Tuesday, September 26, 2023


Dave and I had decided to go on one last trip on the open-topped double decker sightseeing bus that runs from Chatsworth and calls in at Hassop Station, and on Monday, sunshine was forecast for the whole day, so we went. This time I had on two jumpers and my puffa jacket. The fresh blustery air and the way the bus rattles along the uneven roads makes it feel like a fairground ride, which is why i find it such fun. 

This time I came away with a wet bum. The plastic seat felt dry when I sat down, but the squishy upholstery had obviously absorbed rain from the last few days, probably through the seams. 

I told the bus driver and he laughed. 

Dave said 'It's a good job veruccas don't transmit through wet bums.'

I have to say it was not pleasant walking home with trousers and pants sopping wet, but still.

Dave has a habit of weighing up the fun or pleasure he gets from anything he’s had to pay for that is not a necessity. When we go on a narrowboat holiday he divides the cost of the rental by seven days and tells me we need to get that much fun out of each day. The bus cost us £4 each and I knew he’d enjoyed the ride so I asked him as we walked away at the end if he’d had £4 worth of fun. 

‘No,’ he said. ‘I don’t think I have.’

‘Really?’  I said. You have to understand that Dave rarely spends money on himself and never goes out for evening entertainment such as a meal out, or a trip to the pub or the cinema and he has no idea how much these things cost. I do, of course. 

‘Well I’m sorry,’ I said. ‘In that case we’ll walk home through the field of maize. That should make it worthwhile for you.’

On our way to the field, a local man cycled past us and I said 'I don’t know why but I find him incredibly irritating.’ This man - with whom I am not personally acquainted - has a cuddly toy fixed to the top of his cycling helmet which makes him look ridiculous, and he always shouts a greeting to me when I’m out on my bike. If I happen to stop for something he tries to engage me in conversation.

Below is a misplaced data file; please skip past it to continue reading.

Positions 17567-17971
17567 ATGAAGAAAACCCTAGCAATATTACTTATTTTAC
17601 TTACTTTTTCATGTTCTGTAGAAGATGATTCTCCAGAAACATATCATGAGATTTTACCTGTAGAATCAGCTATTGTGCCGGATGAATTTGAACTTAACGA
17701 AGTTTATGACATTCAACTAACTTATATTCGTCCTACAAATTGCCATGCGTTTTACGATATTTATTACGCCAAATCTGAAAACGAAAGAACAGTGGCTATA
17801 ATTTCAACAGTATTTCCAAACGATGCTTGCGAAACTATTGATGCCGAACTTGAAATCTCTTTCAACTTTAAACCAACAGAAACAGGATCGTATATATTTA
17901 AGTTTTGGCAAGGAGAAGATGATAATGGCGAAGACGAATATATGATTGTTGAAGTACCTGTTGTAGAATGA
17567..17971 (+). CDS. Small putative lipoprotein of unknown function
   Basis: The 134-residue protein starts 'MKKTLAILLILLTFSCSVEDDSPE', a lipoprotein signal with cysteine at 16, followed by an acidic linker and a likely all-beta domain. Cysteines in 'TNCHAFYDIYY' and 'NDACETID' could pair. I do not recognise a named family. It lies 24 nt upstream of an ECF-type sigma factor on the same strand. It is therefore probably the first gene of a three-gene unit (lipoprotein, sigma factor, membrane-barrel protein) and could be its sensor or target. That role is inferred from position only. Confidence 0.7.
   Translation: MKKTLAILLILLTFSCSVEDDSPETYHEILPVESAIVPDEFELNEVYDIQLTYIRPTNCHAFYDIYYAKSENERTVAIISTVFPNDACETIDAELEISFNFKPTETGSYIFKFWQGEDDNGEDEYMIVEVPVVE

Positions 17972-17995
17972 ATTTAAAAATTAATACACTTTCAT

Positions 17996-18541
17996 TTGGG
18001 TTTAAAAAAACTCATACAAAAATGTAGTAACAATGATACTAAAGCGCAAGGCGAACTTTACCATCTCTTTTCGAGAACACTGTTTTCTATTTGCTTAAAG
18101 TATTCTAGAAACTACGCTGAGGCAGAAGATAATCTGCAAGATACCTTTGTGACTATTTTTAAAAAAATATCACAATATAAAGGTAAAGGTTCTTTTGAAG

'You shoudn't be irritated,' Dave said. 'He’s only doing his schtick.'

'I know. I feel ashamed.'

We reached the field of maize. Dave loves to walk on this public footpath.

I asked him to explain again why, and he did. He likes the heat gathered in the enclosed space, the foliage brushing in his face, the animal’s eye view of the plants, and the feeling he gets when we burst out into the wide open space at the end. He also likes the way it feels slightly transgressive.

He asked me why I didn’t like it. I explained that I found it fun the first time, but now I just find it annoying. After a week of rain the footpath is slippery squelchy mud, which our hiking boots get caked in, and I find the large leaves flapping in my face incredibly irritating. Also I am claustrophobic. 

'You’re very susceptible to irritation aren't you? Generally speaking?' he said.


I get irritated when I am listening to the radio and painting and have paint all over my hands and the phone rings. I get irritated when I am concentrating on something and Dave waltzes in and starts to tell me about the latest on Trump or Bennu.

'You’re like a storage heater,' he said. 'You soak up irritations and then when you reach a certain point, the next irritant will cause you to explode.'

He was right. I am an irritable person. Like my father.

'I’m sorry,' I said.

'It’s OK, you can’t help it. It’s in your genes.'

Later at home, when we were discussing the shape of the rest of the day he said ‘Does it irritate you when I go out on my bike?’ 

‘No,’ I said. ‘it never, ever irritates me when you’re out on your bike.’

‘Hmm,’ he said.


Anonymous said...

What a delicious, hilarious cameo of life together.

I too feel as though I have become more easily irritated over time: my husband's nickname started out (in rather sickly/new fashion) as 'Honey' which gradually morphed over time into 'Bun.'

Then inevitably...it found its resting place as 'Bump.' That feels about right. I'm definitely more bumpy these days.

I'm wondering if Dave felt he'd had his fun quotient/value by the end of the walk?

Great post, Sue!

Thea xx

Sue Hepworth said...

Hello Thea! I’m glad you enjoyed the post.
He says walking through the maize was worth £2.75, but if he had to pay then he wouldn’t. Make of that what you can.

marmee said...